Joseph Cotten and Jennifer Jones in Portrait of Jennie

Sometimes the length of a film and the time of its story are the same as, famously, in The Set-Up (Robert Wise 1949) and High Noon (Fred Zinnemann 1952), more or less. But this has never in itself been particularly interesting to me. It is more fun with the opposite, like in a scene in The Red Shoes (1948) by Powell and Pressburger when during one take the words "45 minutes later" appear on the screen, so a great deal of time has passed but nothing has changed in the shot, only the time. In Miguel Gomes's Tabu (2012) in a single shot, of a woman sitting down by a pool, the Portuguese word for "September" appears and that is all we see of September. In the next shot it is October, that too just the one brief shot. Here time really flies.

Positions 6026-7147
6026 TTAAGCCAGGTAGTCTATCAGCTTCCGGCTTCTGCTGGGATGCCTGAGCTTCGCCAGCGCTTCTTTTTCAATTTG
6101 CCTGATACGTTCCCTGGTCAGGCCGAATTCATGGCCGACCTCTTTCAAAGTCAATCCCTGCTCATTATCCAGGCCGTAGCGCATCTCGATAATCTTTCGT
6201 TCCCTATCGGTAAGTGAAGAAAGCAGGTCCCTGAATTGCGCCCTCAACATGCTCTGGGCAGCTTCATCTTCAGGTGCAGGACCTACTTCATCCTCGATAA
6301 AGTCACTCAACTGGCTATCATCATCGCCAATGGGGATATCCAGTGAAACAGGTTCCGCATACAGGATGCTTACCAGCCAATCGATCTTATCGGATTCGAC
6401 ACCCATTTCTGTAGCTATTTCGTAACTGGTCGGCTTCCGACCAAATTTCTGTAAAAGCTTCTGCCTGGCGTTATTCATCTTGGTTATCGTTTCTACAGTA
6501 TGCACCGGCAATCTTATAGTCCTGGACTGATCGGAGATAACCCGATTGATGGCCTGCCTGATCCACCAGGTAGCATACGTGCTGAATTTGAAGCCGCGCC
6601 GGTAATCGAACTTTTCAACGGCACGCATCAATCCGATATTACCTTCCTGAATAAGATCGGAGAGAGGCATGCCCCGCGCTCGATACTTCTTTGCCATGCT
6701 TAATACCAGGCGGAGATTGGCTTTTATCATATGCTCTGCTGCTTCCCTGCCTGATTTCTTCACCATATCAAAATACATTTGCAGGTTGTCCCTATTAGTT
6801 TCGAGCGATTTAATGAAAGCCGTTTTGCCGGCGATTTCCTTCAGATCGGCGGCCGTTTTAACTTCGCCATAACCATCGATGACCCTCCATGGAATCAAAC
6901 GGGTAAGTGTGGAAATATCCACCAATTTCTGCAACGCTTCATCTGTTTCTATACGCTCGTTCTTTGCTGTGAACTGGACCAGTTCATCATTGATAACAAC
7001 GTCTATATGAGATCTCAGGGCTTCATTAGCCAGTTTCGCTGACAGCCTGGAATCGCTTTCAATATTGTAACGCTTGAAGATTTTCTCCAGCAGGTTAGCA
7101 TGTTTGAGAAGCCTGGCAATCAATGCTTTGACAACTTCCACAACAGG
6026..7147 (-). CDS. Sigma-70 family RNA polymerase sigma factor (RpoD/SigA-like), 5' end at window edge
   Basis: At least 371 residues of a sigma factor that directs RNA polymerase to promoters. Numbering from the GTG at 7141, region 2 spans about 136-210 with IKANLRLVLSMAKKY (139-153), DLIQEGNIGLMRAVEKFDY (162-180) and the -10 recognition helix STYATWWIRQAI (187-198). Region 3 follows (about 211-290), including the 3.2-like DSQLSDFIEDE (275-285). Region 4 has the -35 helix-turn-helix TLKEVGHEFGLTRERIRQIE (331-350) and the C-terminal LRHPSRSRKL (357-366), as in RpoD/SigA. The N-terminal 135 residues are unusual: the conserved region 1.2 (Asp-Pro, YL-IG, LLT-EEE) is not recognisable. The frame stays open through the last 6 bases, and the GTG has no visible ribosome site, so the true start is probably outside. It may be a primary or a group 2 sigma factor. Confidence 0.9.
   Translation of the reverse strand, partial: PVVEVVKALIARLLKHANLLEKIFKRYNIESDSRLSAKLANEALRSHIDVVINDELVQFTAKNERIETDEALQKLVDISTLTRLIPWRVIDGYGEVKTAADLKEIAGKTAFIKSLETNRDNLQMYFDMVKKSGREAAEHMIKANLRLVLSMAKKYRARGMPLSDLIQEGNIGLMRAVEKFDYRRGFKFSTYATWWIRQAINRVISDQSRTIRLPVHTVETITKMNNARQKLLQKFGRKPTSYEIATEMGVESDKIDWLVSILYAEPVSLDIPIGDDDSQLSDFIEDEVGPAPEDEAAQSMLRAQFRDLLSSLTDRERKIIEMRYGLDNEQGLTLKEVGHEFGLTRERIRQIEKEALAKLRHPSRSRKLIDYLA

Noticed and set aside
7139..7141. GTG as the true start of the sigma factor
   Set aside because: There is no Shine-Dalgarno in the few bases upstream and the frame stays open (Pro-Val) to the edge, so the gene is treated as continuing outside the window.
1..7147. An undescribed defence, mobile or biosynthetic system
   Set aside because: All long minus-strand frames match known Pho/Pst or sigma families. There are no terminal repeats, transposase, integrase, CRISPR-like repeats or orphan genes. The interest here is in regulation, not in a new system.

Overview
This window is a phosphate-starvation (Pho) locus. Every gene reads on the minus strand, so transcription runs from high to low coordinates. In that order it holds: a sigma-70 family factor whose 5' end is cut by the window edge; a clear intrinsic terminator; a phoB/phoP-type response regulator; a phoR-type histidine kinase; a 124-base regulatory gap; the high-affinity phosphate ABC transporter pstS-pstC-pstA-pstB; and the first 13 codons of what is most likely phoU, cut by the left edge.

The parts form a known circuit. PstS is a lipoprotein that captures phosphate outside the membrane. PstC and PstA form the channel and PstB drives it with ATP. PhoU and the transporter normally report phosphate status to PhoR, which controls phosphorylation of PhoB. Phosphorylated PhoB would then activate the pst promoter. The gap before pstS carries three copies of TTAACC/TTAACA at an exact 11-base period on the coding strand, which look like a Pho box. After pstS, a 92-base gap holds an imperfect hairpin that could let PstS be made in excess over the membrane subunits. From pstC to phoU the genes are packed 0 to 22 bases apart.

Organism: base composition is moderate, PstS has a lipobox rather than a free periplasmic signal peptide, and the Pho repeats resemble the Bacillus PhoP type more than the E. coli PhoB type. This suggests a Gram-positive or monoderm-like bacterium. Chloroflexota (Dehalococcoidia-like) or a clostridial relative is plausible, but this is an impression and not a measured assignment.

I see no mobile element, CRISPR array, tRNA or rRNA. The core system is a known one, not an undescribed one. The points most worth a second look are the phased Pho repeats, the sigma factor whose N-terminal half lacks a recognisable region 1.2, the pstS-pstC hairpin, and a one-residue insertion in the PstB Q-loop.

Some filmmakers are known for their time games. Alain Resnais of course. Christopher Nolan's Memento (2000) runs backwards, Inception (2010) runs on parallel time tracks and Interstellar (2014) is a cinematic depiction of Einsteinian time (as opposed to Newtonian time). Joseph L. Mankiewicz is the flashback auteur, the flashbacks being a deliberate way of expressing his own idea of time, as he has discussed in various interviews. Howard Hawks on the other hand is categorically against flashbacks, his concern is only the fleeting now. For Hawks, man is superior to time (and to space too). Their different ideas of time are key parts of their artistic projects, and not just for these four. Anyone studying authorship should look at the way the person being studied address and handles time.

In La jetée (Chris Marker 1962) time is both frozen and liquid, and so a man can remember being a witness in his childhood, in freeze frames, to how he in the future was killed. Here too time is circular and we have come full circle.

"It was only a moment for you, you took no notice."

I am currently working on a research paper on the meanings of time and space in the films of Hawks, Ford and Walsh.